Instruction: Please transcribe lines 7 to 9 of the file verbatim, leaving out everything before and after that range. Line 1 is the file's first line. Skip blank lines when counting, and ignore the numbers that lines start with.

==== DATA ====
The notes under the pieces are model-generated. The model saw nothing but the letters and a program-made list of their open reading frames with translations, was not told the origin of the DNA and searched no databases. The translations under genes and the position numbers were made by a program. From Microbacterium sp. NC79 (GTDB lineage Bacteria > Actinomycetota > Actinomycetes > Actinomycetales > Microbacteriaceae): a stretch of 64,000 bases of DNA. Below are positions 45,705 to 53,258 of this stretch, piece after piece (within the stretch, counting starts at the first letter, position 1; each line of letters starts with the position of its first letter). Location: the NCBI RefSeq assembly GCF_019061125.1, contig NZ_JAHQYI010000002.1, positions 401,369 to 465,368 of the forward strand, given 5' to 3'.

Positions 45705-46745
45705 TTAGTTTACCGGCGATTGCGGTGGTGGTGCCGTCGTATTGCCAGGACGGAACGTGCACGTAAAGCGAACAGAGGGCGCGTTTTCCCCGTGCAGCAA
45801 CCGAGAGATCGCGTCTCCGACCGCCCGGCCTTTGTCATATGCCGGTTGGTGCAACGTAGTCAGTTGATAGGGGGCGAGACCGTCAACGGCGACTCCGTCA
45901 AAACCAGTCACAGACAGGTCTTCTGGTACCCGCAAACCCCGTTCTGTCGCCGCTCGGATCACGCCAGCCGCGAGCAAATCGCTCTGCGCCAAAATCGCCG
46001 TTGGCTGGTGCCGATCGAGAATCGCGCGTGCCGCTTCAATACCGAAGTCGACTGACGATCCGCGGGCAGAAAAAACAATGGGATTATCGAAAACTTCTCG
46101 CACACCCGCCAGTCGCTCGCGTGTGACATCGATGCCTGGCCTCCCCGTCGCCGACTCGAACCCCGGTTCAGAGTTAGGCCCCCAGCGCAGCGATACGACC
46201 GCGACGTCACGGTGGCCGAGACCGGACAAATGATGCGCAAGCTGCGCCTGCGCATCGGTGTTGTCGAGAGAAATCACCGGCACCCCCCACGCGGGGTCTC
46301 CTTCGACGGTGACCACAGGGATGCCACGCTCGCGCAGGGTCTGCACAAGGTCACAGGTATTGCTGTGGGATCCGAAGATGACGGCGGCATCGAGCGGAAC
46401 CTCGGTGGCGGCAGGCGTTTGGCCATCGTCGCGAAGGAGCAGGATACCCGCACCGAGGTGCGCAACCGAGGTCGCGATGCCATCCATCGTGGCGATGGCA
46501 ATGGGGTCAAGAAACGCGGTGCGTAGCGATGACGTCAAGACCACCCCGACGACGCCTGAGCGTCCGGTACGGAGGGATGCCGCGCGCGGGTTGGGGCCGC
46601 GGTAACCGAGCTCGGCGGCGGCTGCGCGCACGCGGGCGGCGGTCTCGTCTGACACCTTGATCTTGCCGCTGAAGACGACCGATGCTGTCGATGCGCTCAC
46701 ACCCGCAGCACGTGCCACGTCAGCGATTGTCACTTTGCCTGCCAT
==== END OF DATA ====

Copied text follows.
46101 CACACCCGCCAGTCGCTCGCGTGTGACATCGATGCCTGGCCTCCCCGTCGCCGACTCGAACCCCGGTTCAGAGTTAGGCCCCCAGCGCAGCGATACGACC
46201 GCGACGTCACGGTGGCCGAGACCGGACAAATGATGCGCAAGCTGCGCCTGCGCATCGGTGTTGTCGAGAGAAATCACCGGCACCCCCCACGCGGGGTCTC
46301 CTTCGACGGTGACCACAGGGATGCCACGCTCGCGCAGGGTCTGCACAAGGTCACAGGTATTGCTGTGGGATCCGAAGATGACGGCGGCATCGAGCGGAAC